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[AV Media Matters] Detailed look at history of sticky tape syndrome
I am soliciting input of anyone who has worked with old analog magnetic
tapes that have developed stiction. First some background:
Stiction in Mylar based magnetic tapes first came to industry attention
the scientific community in the 1980's. It was found that exposure to
modest ambient humidity, in even office environments, could cause a
hydrolysis of the binder holding the back coating to tapes. Some tapes
eventually developed failures of the binder holding the magnetic oxide,
the oxide would depart the base film, leaving clear film.
Ampex Tape Division developed a technique that could be safely done to
recover the tapes to playability, at least long enough for new copies to
made from Masters. This was a low heat, baking process. In the science
community, environmental chambers were used which controlled the
for the 24 to 48 hour process very exactly. (24 baking, 24 cooling).
However, Ampex personnel also found that a consumer grade convection
was adequate for this process for smaller size reels used in the audio
industry and very large archives were processed for that customer base.
In my scientific instrumentation recording use; I have also experienced
occasional sticky tape. Some seem prone to it from certain batches of
In one famous incident, a batch of tape used for the Galileo space probe
became sticky during the mission past Jupiter, but JPL successfully
tape command techniques remotely, to free the tape and continue to use
This overcame a failure of their high speed data link, and allowed use
the lower speed link, by the recorder serving as an analog buffer
This command was, once tape stuck to guides or heads, to reverse the
motion, and it would free itself. As long as the tape movement was
continued, you often could play back data just fine.
Examination of my own sticky tape incidents has now lead me to believe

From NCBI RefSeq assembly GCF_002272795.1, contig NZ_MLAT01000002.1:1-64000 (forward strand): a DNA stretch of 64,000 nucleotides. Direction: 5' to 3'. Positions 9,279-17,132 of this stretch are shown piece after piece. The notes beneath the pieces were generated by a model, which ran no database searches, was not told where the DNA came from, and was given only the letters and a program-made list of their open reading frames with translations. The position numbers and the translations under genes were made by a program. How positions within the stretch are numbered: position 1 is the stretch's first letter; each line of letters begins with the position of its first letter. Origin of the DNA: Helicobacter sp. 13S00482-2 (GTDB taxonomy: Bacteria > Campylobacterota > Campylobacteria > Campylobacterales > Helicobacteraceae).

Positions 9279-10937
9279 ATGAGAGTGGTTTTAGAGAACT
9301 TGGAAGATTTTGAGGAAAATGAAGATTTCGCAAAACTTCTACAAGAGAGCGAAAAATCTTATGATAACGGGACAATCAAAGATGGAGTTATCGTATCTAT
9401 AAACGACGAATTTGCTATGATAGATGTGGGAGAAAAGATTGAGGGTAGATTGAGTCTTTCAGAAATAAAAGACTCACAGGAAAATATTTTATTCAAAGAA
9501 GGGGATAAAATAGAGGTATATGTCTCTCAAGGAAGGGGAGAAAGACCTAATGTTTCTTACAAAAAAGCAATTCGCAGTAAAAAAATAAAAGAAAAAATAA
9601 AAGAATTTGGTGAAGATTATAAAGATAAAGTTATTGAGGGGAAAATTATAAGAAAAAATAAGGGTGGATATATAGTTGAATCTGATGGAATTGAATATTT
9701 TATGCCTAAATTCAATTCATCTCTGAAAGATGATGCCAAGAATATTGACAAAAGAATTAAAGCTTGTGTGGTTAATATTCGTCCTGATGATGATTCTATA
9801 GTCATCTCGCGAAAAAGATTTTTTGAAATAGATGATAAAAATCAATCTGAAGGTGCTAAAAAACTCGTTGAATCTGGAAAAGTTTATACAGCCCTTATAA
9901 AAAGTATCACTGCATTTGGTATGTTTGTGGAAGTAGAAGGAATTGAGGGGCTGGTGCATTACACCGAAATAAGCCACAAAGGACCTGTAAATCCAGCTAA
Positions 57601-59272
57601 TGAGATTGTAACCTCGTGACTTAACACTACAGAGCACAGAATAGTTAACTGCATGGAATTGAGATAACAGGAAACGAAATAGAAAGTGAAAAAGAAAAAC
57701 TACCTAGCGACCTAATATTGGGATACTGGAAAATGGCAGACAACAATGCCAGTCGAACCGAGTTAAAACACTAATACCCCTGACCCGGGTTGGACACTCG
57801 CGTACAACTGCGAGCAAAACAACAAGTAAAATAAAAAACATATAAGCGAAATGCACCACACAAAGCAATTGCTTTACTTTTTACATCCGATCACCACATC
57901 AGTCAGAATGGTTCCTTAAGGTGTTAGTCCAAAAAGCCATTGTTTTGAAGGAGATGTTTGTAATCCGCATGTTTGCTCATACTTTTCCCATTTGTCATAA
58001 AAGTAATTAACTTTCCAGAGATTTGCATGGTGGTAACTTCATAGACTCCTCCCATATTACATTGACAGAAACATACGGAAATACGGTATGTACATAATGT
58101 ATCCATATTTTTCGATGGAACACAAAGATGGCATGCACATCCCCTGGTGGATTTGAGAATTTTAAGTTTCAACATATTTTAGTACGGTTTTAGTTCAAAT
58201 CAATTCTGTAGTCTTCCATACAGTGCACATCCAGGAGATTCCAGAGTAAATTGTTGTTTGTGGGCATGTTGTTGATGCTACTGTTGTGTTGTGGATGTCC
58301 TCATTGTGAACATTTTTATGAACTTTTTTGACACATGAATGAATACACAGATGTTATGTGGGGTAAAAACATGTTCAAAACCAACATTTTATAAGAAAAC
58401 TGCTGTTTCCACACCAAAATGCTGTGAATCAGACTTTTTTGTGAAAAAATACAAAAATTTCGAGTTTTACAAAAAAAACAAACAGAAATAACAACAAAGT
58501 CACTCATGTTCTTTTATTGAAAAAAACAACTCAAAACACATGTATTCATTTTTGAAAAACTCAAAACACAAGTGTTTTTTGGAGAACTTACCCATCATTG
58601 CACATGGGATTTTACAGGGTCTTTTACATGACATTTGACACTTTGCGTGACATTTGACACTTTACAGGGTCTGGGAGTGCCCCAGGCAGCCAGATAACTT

problem always starts with the back coating on tapes. Back coating was
applied widely to instrumentation and top of the line audio tapes to
print through artifacts, reduce cinching in storage, and reduce friction
between tape layers. It is thicker than oxide coatings, and thus has in
opinion, larger area to absorb moisture. (It is possible its binder
from the binder that is used with oxide particles, but I have no
confirmation of that.)
In any case, the sticky syndrome has always seemed to start with the
coating causing sticking to tape guides, and this migrates around and
sometimes coats the head to tape interface as well. I have several
managed to clean sticky residue from guides and heads and completed
of such tapes in mild cases of "sticky shed" as it is called.
Once the baking formula was perfected, I have recovered tapes that were
shedding the oxide by the baking process. Then in 30 days we reproduced
tapes and had time to transfer wanted data or audio.
Now my question to the tape users is; has anyone else noticed that this
failure starts first with the back coating? I have three 27 year old
that seem to have excellent oxide and base film condition, but the back
coating is sticky when played over tape guides. My impression is in any
tape over 25 years, one might well want to bake it first, to save the
buildup on the tape playback equipment.
Incidentally, the manual tape stiction check was done before mounting
tape, ie it, and its fellow tapes, unwind easily by hand rotation of the
reel allowing gravity to pull the tape from the reel. No tendency to
to the adjacent layer is seen with that easy test. Of course, stiction
be a depth- in- the- tape reel dependent failure as well, but as a first
check, the outer layer test is a good beginning.
Has anyone experienced sticky tapes without back coatings? And has
noticed back coating failure before oxide failure or delamination?
Stuart M. Rohre
Applied Research Labs, Tape Archives
Univ. of Tx., Austin